Cuba budget adventure tours

“Traveling around Cuba is an adventure in itself,” says Clarita Derwent, manager of our travel specialists Cuban Adventures. “Just trying to get on a bus and get all those things arranged is an adventure.”
According to Clarita, ‘those things’ could be rock climbing and zip lining (“they’ve got a lot of ziplines in Cuba”), camping and trekking to Cuba’s tallest peak, or canoeing and kite surfing. “Kite surfing is really big there,” says Clarita, “Cuba is really on the map for kite surfers now”. There’s just so much that you can do on a budget Cuba adventure vacation. “Even on one of our general or cultural tours,” she says, “there’s always the option to do adventure activities.” Since Cuba has some of the world’s best-preserved coral reefs, scuba diving and snorkelling are an ever-popular addition for many travelers. “Most of our trips go to the Bay of Pigs where there are pristine reefs. You know, most of the reefs are marine reserves in Cuba, so they’re relatively untouched.”
Being closed off for so long has helped protect Cuba’s natural environments. “It’s got the charm of being a country that’s not highly developed,” explains Clarita. Although tourism is growing, it’s still small, so as far as an adventure goes, there are still many parts of the country that remain wild and free from tourism infrastructure. “There are masses of national parks,” Clarita says. “In fact, our activities don’t take you on really well-trodden routes. You can still go to places in Cuba and feel like you’ve gone somewhere quite remote, which I think is the beauty of it not being a really developed country.”

Keeping Cuba wild

Visitors to Cuba tend to come for the culture, sometimes oblivious to the huge swathes of flourishing rainforest, unspoiled reefs and little-trodden trails. In comparison, many of its Caribbean neighbours have lost their forests to development, their beaches eroded and reefs wrecked by cruise ships. Being closed off for so long has helped protect Cuba’s pristine natural environments and, although tourism is growing, it’s still small. “Meaning much of Cuba is still undeveloped, untouched,” explains Clarita.
Sixteen percent of Cuba’s land is protected, while its numerous national parks cover swampy wetlands full of pink flamingos, pine-forested mountain ranges, caves and fern covered limestone rock formations, and mangrove-lined, white sand beaches. Many of Cuba’s plants and animals are endemic to the island and, having been left alone, are thriving. It’s the most biodiverse country in the Caribbean.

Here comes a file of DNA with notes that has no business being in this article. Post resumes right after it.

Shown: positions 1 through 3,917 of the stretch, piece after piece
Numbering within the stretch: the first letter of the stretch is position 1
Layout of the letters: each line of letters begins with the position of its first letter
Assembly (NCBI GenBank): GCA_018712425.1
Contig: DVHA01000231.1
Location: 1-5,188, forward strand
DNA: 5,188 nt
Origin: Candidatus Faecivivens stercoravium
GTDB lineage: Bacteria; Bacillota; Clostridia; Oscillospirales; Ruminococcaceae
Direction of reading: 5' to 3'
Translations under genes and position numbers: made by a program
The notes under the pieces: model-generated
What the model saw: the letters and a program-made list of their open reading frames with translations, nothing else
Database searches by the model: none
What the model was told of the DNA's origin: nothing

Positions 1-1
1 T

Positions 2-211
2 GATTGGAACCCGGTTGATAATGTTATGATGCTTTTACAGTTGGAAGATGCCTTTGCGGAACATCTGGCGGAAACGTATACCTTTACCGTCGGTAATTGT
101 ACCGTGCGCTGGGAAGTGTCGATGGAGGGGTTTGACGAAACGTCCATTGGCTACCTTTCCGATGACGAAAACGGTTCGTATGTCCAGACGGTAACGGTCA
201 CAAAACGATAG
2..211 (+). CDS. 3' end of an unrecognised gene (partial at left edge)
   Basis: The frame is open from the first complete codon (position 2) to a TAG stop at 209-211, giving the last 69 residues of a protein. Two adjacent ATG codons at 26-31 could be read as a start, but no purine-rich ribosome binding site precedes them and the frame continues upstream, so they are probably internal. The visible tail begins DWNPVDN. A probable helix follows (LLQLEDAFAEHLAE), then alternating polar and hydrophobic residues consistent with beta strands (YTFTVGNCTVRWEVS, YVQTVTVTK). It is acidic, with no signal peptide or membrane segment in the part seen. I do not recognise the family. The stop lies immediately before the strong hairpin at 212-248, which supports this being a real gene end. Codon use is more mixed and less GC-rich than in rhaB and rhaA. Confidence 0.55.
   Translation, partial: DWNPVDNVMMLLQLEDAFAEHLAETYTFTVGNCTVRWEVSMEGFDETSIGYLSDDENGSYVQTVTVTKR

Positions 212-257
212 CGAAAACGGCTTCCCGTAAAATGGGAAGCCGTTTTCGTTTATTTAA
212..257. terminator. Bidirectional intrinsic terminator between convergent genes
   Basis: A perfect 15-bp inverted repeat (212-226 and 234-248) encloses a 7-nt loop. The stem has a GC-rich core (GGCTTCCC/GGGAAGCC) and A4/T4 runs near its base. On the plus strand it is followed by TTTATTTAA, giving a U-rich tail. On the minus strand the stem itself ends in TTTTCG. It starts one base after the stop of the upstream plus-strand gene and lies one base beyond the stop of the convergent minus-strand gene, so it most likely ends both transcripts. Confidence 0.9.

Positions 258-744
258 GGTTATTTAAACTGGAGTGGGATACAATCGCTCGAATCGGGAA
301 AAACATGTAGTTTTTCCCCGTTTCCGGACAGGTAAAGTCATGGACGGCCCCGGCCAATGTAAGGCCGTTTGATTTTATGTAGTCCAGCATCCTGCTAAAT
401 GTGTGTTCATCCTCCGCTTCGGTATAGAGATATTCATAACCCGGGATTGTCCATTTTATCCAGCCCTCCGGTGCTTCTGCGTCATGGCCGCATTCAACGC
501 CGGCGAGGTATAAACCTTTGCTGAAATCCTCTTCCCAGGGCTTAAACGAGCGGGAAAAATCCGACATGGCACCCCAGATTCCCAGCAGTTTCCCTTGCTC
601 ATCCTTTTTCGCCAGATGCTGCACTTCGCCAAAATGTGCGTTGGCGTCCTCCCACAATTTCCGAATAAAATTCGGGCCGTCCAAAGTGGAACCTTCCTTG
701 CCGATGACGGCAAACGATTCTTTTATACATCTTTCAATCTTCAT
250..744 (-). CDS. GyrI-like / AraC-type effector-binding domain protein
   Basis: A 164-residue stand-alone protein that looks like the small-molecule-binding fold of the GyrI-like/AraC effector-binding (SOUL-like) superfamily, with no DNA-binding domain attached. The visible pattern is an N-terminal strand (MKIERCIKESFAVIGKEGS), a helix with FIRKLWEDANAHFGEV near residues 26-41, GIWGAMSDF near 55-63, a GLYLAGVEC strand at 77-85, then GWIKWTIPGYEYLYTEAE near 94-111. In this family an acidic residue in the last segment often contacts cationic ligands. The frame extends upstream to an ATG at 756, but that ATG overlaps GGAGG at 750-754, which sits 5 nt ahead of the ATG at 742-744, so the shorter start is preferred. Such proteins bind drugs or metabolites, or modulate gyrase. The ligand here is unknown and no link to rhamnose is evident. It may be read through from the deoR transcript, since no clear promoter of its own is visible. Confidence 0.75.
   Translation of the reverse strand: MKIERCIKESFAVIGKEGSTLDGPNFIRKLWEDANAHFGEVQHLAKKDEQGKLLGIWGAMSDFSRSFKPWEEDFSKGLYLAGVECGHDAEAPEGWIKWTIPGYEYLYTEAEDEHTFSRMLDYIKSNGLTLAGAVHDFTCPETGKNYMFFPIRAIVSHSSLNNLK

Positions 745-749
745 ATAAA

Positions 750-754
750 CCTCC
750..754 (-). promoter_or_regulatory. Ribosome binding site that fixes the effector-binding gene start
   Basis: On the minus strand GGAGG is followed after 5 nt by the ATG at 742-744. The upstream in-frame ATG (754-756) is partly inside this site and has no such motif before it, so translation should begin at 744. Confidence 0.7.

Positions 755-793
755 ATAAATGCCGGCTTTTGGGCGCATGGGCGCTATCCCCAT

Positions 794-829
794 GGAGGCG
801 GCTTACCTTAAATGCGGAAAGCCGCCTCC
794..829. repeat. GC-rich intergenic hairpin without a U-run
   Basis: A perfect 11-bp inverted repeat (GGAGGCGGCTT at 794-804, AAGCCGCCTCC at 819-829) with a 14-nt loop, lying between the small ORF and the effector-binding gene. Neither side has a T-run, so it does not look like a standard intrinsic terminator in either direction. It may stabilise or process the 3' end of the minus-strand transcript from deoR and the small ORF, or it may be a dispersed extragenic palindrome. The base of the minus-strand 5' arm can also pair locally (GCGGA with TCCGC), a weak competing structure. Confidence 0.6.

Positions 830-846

“The morning spent hiking and learning about local flora and fauna, before ending up at the most beautiful waterfall pool, was truly the best part of the trip.”
All these landscapes lend themselves to guided cave explorations, valley hikes, biking and horse riding, or snorkelling in the pristine waters above colourful coral reefs. You can even take a leisurely walk through the tobacco fields or do some voluntary work at a local organic farm, before relaxing on the beautiful beaches nearby. Ian Matthews, who travelled on one of our Cuba tours, rated the beautiful diving at the Bay of Pigs and the stunning scenery at Viñales. “The rural villages were adventurous and the diving and snorkelling was phenomenal,” agreed another of our travelers, Brechtje Philipsen.

Tourism is essential to the Cuban economy, which has taken a hit since Trump’s election, and relaxations to the US-Cuba embargo have been rolled back. But it’s important to maintain a balance to prevent an influx of tourists damaging the beautiful landscapes they’ve come to see. Traveling with a responsible company, that works with local Cuban communities and follows sustainable practices, is the best way to visit to ensure this.
Travel Team
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What do budget adventures in Cuba entail?


Accommodation could be in hotels or homestays – casas particulares, often called the original Airbnb. Homestays are run on a bed and breakfast basis, staying in family homes or guest houses owned by local families. “It’s a really fantastic way to experience the real way Cubans live,” says Clarita. Home cooked food is often better than state-run restaurant fare, too.


Budget tours often keep costs down by not including activities in the overall price, leaving travelers to pick from a range of available options they want while on vacation – and avoid spending money on ones they don’t. The level of adventure depends on the activity you choose, ranging from guided cave walks to scuba diving.

Getting around

“Public transport is an interesting experience, it totally adds to the vacation,” says Clarita, but for getting around the whole island, it’s better to have private transport. “We used to jump on and off the public buses, but you waste a lot of time in bus stations.” Rather than being limited to the bus route, going private lets you visit all the places in between the towns too – opening the door to more adventure.

Small groups

Group sizes tend to be limited to no more than 16 people, so the tours are more sociable, and full of like-minded travelers. It also means anyone can talk to their tour leader at any time, and they will be on hand to tell you about the places you visit and answer any questions. Keeping numbers small is logistically the only way you can stay in the casas particulares, arguably the best way to experience the local culture.
Written by Bryony Cottam
Photo credits: [Page banner: iStock] [Bus: Maruis Ott] [Snorkel: d.neauman] [Casa Particulares: sputnik]